However, at GMP, the sterilisation of the packaging is still not a license to be less careful during the pre-processing phase or cleaning the processing equipment less frequently or not fully, or extending the production run. Large amounts of heat-stable toxins, coming from microorganisms, may still be toxic after sterilisation. In particular, toxins of S.aereus can remain, and will pose a threat to consumer health
Soft Drinks Industry Winters
The rich history of Soft Drinks Industry Winters BV is now in its third century. Today, the bottling company is alive more than ever. With a flexible attitude and high quality standards it has become the largest Dutch soft drinks exporter. In addition, the lubricants of Shell Lubricants (taken over by Fuchs Lubricants) make the machines run optimally and food safe.
"You ask, Winters fills": that's the motto of Soft Drinks Industry Winters BV in Maarheeze (North Brabant, The Netherlands). The company is not directly known to the consumers: the company has never sold soft drinks under its own name. Still, it can look back on a long and rich history. When William Van Hooff laid the founding stone of his brewery on August 5, 1797, he could not have realised that it would become an international soft drink company in two centuries time. By inheritance to the next generations in the year 1873 Jan Winters came in charge. Since then, the brewery was known by his name. In 1918 the production of soft drinks started. Until 1958 Winters only had regional ambitions. Then the company expanded business and Winters became producer of world renowned branded as Seven-Up, Sunkist and Canada Dry. When the domestic sales of soft drinks stagnated, the sight was set on various foreign markets in the seventies. In 1978 the company became part of TLC Beatrice International Holdings. Together with the Belgian soda bottling Sunco, who belonged to the same group, it took over the French mineral water producer St. Alban in 1996. After a management buyout the holding company Sun Beverages Company emerged in 1998, comprising Winters, Sunco and St. Alban.
In 1989 the licenses for the production of Seven-Up and other branded products for the Dutch market ended. Since then all attention is directed to 'contract filling'. This is done on behalf of major international food companies, retailers and other commercial organizations. Winters fills cans for a range of soft drinks, energy drinks, mixed drinks, juices, waters and beers with well-known brands. Between 5 and 10% of production is destined for its own brands, such as Sun Cola and Orange, Party Cola and Orange, Provita multivitamin drink, Maresca mineral water and Megaforce energy drink. Nearly 95% of the volumes is exported worldwide and thus Winters is immediately the biggest Dutch soda exporter. Every year more than 500 million cans are filled, packed and logistically processed. Winters currently employs 120 people in permanent employment and dozens of seasonal workers. Production runs per working day in three shifts for 24 hours and during the peak season in a four or five shifts.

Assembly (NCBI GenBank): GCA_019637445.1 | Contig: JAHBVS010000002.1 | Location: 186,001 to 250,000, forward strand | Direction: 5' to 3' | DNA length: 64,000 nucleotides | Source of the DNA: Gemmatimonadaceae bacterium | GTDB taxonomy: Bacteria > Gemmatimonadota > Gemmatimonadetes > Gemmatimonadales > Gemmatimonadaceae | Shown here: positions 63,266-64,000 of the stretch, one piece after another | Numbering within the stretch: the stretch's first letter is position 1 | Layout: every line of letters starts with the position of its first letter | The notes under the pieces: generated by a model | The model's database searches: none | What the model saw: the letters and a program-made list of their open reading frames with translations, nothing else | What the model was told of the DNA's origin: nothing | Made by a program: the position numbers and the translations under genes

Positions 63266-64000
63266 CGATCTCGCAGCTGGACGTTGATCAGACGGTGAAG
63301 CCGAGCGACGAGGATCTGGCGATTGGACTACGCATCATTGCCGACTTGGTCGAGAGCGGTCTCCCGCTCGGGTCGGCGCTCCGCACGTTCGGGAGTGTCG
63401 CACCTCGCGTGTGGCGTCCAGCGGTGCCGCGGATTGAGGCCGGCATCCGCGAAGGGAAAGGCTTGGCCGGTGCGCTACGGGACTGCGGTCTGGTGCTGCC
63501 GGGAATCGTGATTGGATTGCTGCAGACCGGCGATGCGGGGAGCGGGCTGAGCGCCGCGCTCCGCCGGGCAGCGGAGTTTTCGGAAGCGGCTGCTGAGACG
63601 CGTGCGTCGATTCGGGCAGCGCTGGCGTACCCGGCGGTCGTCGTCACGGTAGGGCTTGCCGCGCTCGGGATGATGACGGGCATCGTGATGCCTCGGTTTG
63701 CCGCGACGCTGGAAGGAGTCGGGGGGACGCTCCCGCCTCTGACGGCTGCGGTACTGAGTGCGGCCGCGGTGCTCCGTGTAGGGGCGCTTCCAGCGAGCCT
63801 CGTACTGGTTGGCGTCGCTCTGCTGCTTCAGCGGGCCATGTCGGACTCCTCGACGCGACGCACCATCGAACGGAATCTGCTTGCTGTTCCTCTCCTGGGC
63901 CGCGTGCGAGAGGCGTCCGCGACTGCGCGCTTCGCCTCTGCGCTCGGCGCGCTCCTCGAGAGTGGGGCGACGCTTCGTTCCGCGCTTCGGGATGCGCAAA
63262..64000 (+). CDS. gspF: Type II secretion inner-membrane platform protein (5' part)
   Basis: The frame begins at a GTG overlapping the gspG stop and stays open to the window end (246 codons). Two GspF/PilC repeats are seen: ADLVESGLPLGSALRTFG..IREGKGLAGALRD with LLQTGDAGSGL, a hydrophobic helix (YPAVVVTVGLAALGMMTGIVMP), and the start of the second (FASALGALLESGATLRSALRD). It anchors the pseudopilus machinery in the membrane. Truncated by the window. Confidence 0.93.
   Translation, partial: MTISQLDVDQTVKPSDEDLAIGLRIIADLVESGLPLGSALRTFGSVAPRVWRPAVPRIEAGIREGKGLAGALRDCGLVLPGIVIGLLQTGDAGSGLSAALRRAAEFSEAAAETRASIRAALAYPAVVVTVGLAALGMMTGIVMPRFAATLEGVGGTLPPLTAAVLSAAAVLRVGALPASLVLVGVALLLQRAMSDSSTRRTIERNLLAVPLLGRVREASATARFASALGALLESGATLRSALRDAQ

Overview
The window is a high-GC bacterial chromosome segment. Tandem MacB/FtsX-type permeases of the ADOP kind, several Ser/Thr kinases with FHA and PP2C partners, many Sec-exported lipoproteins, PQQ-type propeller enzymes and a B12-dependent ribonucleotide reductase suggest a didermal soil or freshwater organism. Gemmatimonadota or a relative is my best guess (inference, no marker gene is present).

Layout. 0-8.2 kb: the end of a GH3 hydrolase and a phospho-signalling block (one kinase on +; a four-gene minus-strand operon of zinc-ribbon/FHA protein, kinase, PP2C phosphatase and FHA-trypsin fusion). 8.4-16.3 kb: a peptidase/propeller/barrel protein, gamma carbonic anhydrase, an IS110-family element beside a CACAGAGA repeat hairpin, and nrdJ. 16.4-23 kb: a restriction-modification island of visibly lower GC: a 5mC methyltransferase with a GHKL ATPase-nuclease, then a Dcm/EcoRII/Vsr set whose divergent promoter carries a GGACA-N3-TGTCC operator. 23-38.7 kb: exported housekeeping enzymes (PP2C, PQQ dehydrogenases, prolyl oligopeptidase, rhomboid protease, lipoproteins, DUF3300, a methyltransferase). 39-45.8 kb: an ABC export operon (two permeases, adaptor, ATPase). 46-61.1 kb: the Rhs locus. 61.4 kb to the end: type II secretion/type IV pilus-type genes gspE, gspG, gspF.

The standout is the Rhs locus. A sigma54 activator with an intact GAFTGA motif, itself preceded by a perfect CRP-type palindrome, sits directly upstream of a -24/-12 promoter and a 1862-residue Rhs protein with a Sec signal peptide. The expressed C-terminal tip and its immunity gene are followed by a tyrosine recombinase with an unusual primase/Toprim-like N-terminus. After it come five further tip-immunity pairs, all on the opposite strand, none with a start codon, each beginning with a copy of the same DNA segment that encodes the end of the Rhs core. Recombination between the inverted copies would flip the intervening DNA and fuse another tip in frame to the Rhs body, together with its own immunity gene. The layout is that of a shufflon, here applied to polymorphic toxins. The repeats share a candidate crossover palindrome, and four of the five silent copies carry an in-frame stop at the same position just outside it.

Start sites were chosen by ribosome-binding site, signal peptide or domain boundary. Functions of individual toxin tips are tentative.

To realize such large numbers, Winters has three production lines. An important part of each line is the can sealing machine running at very high speeds. Two machines seal 1,200 filled cans per minute and the third will do another 625 units per minute. Frans Cox, head of utilities and engineering projects: "Such devices are very capital intensive. It is very important that they remain in good condition to produce an excellent product with a constant quality. "
For the reliability of the sealing machines the right food grade lubricants are essential. Some parts are lubricated with oil, others with grease. Oils are able to dissipate more heat and are regenerable by filtration. They are applied for the lubrication of (plain) bearings and gears. Fats are oils encapsulated in soap skeleton. They have less heat-dissipating properties, and can not be reused. The fats serve, inter alia, for the lubrication of bearings in hemming rollers. Incidentally, their lubricating frequency is lower than that of oils.
Until ten years ago, Winters used lubricants from various manufacturers. F. Cox: "However, the need hasd arisen to rationalise the diversity of products and providers. To get a better overview, we decided to give one person decision-making authority and to work with just one supplier. The result is that if there are questions, there is only one firm where you can go to the right person. That's an advantage, because of the high speeds the machines are very sensitive and, if necessary, you should be able to rely on a rapid intervention of your lubricant supplier."